sequenceDiagram participant GitLab Instance participant Versions Application participant Licenses Application participant Salesforce participant S3 Bucket participant Snowflake DW participant Sisense Dashboards GitLab Instance->>Versions Application: Send Service Ping loop Process usage data Versions Application->>Versions Application: Parse usage data Versions Application->>Versions Application: Write to database Versions Application->>Versions Application: Update license ping time end loop Process data for Salesforce Versions Application-xLicenses Application: Request Zuora subscription id Licenses Application-xVersions Application: Zuora subscription id Versions Application-xSalesforce: Request Zuora account id by Zuora subscription id Salesforce-xVersions Application: Zuora account id Versions Application-xSalesforce: Usage data for the Zuora account end Versions Application->>S3 Bucket: Export Versions database S3 Bucket->>Snowflake DW: Import data Snowflake DW->>Snowflake DW: Transform data using dbt Snowflake DW->>Sisense Dashboards: Data available for querying Versions Application->>GitLab Instance: DevOps Report (Conversational Development Index)

How Service Ping works

  1. The Service Ping cron job is set in Sidekiq to run weekly.
  2. When the cron job runs, it calls Gitlab::UsageData.to_json.
  3. Gitlab::UsageData.to_json cascades down to ~400+ other counter method calls.
  4. The response of all methods calls are merged together into a single JSON payload in Gitlab::UsageData.to_json.
  5. The JSON payload is then posted to the Versions application If a firewall exception is needed, the required URL depends on several things. If the hostname is version.gitlab.com, the protocol is TCP, and the port number is 443, the required URL is https://version.gitlab.com/.

On a Geo secondary site

We also collect metrics specific to Geo secondary sites to send with Service Ping.

  1. The Geo secondary service ping cron job is set in Sidekiq to run weekly.
  2. When the cron job runs, it calls SecondaryUsageData.update_metrics!. This collects the relevant metrics from Prometheus and stores the data in the Geo secondary tracking database for transmission to the primary site during a Geo node status update.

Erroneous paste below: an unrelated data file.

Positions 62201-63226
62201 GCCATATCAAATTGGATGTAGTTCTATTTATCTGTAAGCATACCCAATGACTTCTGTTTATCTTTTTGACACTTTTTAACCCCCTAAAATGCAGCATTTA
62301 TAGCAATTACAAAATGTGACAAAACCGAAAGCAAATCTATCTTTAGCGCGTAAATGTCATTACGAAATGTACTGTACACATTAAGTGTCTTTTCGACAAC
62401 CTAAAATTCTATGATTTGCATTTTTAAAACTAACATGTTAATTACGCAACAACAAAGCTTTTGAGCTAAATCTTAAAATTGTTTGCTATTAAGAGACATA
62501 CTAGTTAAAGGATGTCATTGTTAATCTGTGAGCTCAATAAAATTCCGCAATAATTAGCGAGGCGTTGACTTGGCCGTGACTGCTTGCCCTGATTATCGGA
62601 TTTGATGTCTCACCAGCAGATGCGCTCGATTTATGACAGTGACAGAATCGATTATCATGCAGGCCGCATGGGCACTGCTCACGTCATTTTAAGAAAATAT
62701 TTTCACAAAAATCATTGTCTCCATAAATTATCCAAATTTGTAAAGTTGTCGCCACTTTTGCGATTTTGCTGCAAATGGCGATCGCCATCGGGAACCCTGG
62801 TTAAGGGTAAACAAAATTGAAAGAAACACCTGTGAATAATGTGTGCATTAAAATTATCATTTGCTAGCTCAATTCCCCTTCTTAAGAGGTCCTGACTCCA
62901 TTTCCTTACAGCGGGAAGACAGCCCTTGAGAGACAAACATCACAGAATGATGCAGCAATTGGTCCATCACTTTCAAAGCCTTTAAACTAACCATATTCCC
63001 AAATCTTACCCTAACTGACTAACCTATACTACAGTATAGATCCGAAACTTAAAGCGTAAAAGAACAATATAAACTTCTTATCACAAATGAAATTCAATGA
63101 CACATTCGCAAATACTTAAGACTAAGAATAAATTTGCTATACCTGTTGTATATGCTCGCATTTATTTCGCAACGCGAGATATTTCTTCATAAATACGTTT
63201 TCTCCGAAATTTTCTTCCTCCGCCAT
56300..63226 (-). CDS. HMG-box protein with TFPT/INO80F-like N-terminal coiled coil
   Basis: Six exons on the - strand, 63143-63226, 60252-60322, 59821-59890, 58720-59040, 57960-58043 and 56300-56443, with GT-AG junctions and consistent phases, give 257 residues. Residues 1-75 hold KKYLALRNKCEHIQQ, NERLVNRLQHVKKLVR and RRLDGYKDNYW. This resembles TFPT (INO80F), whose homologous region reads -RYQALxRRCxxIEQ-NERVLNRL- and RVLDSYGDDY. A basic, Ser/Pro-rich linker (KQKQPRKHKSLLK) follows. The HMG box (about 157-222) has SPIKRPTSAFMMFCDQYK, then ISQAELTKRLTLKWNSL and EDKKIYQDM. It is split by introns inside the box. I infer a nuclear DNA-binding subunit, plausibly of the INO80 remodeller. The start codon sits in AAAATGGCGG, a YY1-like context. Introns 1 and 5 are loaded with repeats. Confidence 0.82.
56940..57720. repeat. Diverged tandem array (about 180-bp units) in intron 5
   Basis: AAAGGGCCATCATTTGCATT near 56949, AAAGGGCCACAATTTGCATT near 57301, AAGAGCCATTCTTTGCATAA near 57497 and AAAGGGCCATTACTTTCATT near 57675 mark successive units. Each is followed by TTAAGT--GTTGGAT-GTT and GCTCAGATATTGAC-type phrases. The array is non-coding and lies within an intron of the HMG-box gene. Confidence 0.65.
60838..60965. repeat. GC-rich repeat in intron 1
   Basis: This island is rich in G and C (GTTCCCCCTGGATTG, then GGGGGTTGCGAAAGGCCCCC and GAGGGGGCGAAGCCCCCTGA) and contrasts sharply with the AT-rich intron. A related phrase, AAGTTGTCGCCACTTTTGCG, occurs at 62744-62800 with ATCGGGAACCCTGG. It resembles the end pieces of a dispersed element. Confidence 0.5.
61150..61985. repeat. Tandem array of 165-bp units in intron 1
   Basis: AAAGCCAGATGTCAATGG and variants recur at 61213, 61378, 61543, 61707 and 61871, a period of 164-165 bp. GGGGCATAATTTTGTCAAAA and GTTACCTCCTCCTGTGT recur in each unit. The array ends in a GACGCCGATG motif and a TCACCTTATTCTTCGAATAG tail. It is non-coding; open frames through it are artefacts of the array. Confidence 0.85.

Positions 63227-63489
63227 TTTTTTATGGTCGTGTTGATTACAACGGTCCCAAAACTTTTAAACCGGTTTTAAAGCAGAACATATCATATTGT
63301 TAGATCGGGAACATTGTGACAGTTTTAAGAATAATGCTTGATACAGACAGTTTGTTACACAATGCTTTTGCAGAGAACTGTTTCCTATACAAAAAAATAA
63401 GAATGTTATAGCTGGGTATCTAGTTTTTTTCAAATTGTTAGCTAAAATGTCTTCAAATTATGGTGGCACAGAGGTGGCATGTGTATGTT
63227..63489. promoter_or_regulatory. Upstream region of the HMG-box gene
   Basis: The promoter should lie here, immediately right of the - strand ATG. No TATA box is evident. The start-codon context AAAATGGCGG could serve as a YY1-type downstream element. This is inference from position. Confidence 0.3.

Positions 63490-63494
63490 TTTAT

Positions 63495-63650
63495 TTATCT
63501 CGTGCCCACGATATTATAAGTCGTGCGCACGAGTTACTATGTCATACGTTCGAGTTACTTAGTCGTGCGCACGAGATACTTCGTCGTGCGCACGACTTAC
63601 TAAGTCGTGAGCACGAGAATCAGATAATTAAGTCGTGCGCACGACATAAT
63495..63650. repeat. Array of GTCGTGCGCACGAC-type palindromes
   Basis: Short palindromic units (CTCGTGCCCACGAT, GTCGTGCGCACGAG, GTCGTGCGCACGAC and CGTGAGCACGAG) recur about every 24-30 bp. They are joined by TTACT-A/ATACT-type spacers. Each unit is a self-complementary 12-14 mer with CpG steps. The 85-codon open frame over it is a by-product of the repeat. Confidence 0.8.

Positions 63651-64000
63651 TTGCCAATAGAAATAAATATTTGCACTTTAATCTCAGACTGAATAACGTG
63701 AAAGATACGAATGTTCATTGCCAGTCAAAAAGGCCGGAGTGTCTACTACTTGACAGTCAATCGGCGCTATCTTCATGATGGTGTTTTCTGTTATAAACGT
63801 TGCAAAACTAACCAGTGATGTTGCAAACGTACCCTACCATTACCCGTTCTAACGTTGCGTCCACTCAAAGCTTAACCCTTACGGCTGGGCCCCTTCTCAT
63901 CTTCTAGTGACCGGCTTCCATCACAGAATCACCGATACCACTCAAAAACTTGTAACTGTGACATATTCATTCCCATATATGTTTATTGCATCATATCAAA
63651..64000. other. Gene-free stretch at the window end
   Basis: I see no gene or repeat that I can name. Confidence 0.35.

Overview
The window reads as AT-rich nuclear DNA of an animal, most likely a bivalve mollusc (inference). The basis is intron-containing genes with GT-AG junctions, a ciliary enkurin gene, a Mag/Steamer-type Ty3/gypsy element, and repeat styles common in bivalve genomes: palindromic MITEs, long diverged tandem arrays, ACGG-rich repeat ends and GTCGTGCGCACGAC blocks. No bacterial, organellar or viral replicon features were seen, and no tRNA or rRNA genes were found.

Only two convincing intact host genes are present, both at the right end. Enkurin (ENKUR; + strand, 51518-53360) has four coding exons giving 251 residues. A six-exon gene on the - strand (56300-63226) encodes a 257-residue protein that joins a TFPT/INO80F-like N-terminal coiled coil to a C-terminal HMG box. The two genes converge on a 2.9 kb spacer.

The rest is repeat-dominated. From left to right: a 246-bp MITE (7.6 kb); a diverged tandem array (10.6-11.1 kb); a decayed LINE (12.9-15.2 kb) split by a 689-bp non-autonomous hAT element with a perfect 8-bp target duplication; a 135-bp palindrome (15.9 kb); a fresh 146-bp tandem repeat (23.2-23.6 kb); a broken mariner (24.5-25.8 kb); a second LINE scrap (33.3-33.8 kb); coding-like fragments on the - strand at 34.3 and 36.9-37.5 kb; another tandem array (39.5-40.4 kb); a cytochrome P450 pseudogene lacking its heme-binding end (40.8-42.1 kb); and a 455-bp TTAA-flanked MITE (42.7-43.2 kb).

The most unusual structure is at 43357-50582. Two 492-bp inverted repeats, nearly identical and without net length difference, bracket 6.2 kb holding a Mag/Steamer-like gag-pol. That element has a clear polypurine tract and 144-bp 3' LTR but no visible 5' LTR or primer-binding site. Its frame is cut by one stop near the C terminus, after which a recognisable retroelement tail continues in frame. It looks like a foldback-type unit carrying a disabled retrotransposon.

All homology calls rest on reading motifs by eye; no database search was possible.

3. Geo node status data is sent with the JSON payload in the process described above. The following is an example of the payload where each object in the array represents a Geo node:

    [
      {
        "repository_verification_enabled"=>true,
        "repositories_replication_enabled"=>true,
        "repositories_synced_count"=>24,
        "repositories_failed_count"=>0,
        "attachments_replication_enabled"=>true,
        "attachments_count"=>1,
        "attachments_synced_count"=>1,
        "attachments_failed_count"=>0,
        "git_fetch_event_count_weekly"=>nil,
        "git_push_event_count_weekly"=>nil,
        ... other geo node status fields
      }
    ]
    

Implementing Service Ping

Service Ping consists of two kinds of data, counters and observations. Counters track how often a certain event happened over time, such as how many CI pipelines have run. They are monotonic and always trend up. Observations are facts collected from one or more GitLab instances and can carry arbitrary data. There are no general guidelines around how to collect those, due to the individual nature of that data.

Types of counters

There are several types of counters in usage_data.rb:

  • Ordinary Batch Counters: Simple count of a given ActiveRecord_Relation
  • Distinct Batch Counters: Distinct count of a given ActiveRecord_Relation in a given column
  • Sum Batch Counters: Sum the values of a given ActiveRecord_Relation in a given column
  • Alternative Counters: Used for settings and configurations
  • Redis Counters: Used for in-memory counts.
noteOnly use the provided counter methods. Each counter method contains a built-in fail-safe mechanism that isolates each counter to avoid breaking the entire Service Ping process.

Instrumentation classes

We recommend you use instrumentation classes in usage_data.rb where possible.

For example, we have the following instrumentation class: lib/gitlab/usage/metrics/instrumentations/count_boards_metric.rb.

You should add it to usage_data.rb as follows:

boards: add_metric('CountBoardsMetric', time_frame: 'all'),

Batch counting

For large tables, PostgreSQL can take a long time to count rows due to MVCC (Multi-version Concurrency Control). Batch counting is a counting method where a single large query is broken into multiple smaller queries. For example, instead of a single query querying 1,000,000 records, with batch counting, you can execute 100 queries of 10,000 records each. Batch counting is useful for avoiding database timeouts as each batch query is significantly shorter than one single long running query.

For GitLab.com, there are extremely large tables with 15 second query timeouts, so we use batch counting to avoid encountering timeouts. Here are the sizes of some GitLab.com tables:

Table Row counts in millions
merge_request_diff_commits 2280
ci_build_trace_sections 1764
merge_request_diff_files 1082
events 514

The following operation methods are available:

Batch counting requires indexes on columns to calculate max, min, and range queries. In some cases, you may need to add a specialized index on the columns involved in a counter.

Ordinary batch counters

Handles ActiveRecord::StatementInvalid error

Simple count of a given ActiveRecord_Relation, does a non-distinct batch count, smartly reduces batch_size, and handles errors.

Method: count(relation, column = nil, batch: true, start: nil, finish: nil)

Arguments:

  • relation the ActiveRecord_Relation to perform the count
  • column the column to perform the count on, by default is the primary key
  • batch: default true to use batch counting
  • start: custom start of the batch counting to avoid complex min calculations